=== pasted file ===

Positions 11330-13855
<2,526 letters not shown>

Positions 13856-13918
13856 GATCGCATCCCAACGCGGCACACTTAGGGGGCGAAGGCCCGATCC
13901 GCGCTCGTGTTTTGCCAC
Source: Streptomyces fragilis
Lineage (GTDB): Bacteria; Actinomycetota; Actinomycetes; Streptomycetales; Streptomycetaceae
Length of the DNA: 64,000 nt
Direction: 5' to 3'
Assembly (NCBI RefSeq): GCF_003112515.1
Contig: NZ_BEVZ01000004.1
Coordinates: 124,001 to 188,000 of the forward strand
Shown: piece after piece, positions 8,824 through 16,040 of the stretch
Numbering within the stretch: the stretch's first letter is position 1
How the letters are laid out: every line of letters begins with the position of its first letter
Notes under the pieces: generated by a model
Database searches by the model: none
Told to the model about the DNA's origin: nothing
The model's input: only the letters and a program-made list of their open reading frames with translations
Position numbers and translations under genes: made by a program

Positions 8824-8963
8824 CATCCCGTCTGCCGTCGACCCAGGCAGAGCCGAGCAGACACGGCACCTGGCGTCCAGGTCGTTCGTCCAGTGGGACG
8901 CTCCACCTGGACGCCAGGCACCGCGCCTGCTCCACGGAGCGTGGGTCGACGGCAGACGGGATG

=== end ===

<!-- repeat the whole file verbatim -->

Positions 11330-13855
<2,526 letters not shown>

Positions 13856-13918
13856 GATCGCATCCCAACGCGGCACACTTAGGGGGCGAAGGCCCGATCC
13901 GCGCTCGTGTTTTGCCAC
Source: Streptomyces fragilis
Lineage (GTDB): Bacteria; Actinomycetota; Actinomycetes; Streptomycetales; Streptomycetaceae
Length of the DNA: 64,000 nt
Direction: 5' to 3'
Assembly (NCBI RefSeq): GCF_003112515.1
Contig: NZ_BEVZ01000004.1
Coordinates: 124,001 to 188,000 of the forward strand
Shown: piece after piece, positions 8,824 through 16,040 of the stretch
Numbering within the stretch: the stretch's first letter is position 1
How the letters are laid out: every line of letters begins with the position of its first letter
Notes under the pieces: generated by a model
Database searches by the model: none
Told to the model about the DNA's origin: nothing
The model's input: only the letters and a program-made list of their open reading frames with translations
Position numbers and translations under genes: made by a program

Positions 8824-8963
8824 CATCCCGTCTGCCGTCGACCCAGGCAGAGCCGAGCAGACACGGCACCTGGCGTCCAGGTCGTTCGTCCAGTGGGACG
8901 CTCCACCTGGACGCCAGGCACCGCGCCTGCTCCACGGAGCGTGGGTCGACGGCAGACGGGATG